Game time. Once the smoke and bubbles cleared, it's time for the game. I'd have my recliner in the 1/3 back position on the 50 yard line, 7 rows up, eating a juicy swiss and mushroom burger. In addition to a headset, I'd have the full playbook on my iPad and could select the plays to run. Every now and then I would inadvertently make a bad play call because my greasy fingers didn't register correctly on the iPad. There'd be no trick plays because every play is a trick play in my book (so I guess there'd actually be a lot of trick plays).

Half time. After an enjoyable first half of perfect play-calling and mediocre execution, I'd go back down to my tiki hut on the sidelines and sit in the hot tub for a few minutes while catching up on all other scores on the jumbotron, while also catching my favorite episode of Arrested Development (PIP display). I may even get a little power nap in as the band plays a favorite concerto faintly in the background.

Third quarter. I overslept at halftime and am awakened by a running back being tackled into the side of the hot tub. I make the replay on the jumbotron in slo-mo and everyone cheers. The call is personal foul- unnecessary roughness, and I decide to take my normal seating back on row 7.

Fourth quarter. I opt out of play calling in the third and fourth quarters, and coach needs me back on the headset after the opposing team gets a go-ahead touchdown late in the fourth. I reluctantly give in to his pleading, and with time running out on our own 5-yard line, I call the Presbyterian bounce pass and it works like a charm. The crowd goes crazy and I do some crowd surfing from the comforts of my recliner.

Post-game. After a few post-game interviews, the chopper lands at center field to take me home. We stop by Dairy Queen for a Reese's Blizzard.

If you caught last week's newsletter, we showed you one of our most recent derby's created for Northwestern Football, the Coca-Cola Zero Race to Refreshment. Northwestern brought Coca-Cola on as a sponsor for this project and they wanted their derby to focus on their product, Coca-Cola.This project was unique since most of our derby's feature coaches and mascots.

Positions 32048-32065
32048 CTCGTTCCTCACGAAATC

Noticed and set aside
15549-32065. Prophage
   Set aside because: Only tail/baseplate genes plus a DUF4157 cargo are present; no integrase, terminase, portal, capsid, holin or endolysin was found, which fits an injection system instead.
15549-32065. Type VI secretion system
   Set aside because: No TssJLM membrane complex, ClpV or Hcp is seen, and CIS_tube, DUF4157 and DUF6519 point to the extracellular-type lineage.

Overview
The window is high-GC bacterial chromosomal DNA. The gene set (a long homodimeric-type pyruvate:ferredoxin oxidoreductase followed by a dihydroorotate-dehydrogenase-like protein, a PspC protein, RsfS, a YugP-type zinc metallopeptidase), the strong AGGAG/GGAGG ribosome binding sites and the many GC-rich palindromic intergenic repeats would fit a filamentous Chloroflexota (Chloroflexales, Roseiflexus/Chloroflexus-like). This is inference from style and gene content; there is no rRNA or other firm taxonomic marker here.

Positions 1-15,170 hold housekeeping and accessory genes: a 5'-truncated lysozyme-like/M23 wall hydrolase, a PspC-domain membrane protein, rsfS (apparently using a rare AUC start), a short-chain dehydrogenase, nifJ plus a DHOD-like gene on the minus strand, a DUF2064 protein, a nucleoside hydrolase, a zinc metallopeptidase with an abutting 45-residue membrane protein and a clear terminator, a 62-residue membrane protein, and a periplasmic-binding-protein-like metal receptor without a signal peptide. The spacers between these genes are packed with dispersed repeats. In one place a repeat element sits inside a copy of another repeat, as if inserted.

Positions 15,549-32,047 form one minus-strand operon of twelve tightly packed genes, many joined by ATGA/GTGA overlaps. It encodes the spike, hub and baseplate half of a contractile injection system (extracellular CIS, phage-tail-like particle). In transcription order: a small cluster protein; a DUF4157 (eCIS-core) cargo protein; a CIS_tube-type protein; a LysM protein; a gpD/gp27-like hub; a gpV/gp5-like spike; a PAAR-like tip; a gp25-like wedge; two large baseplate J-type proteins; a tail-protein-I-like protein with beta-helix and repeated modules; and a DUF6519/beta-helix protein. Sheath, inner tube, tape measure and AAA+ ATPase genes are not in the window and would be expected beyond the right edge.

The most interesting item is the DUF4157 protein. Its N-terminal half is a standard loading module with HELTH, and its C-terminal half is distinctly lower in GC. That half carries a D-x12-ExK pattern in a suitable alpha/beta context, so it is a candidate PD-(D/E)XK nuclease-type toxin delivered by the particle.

For this derby, we created custom helmets that completely covered the drivers face. Each car represented a Coca-Cola product (Coca-Cola, Coke Zero and Diet Coke) by using the brands colors and logos on the uniform and license plate. 

 As the cars race around the track to "Black Betty", the song chosen by Northwestern, you'll find several sponsored items where the Coca-Cola brand and Northwestern brand have been incorporated. 

Each derby comes with three outcomes so that each car wins once and you can create a promotion based on the result. For this particular derby...

To see the full version of Northwestern's Coca-Cola Zero Race to Refreshment, click here. To see how Northwestern used this derby to create a sponsored promotion, click here.

If you're interested in creating a custom derby for your upcoming men's or women's basketball season, give us a call at 405-310-2133 or email us at info@oldhatcreative.com.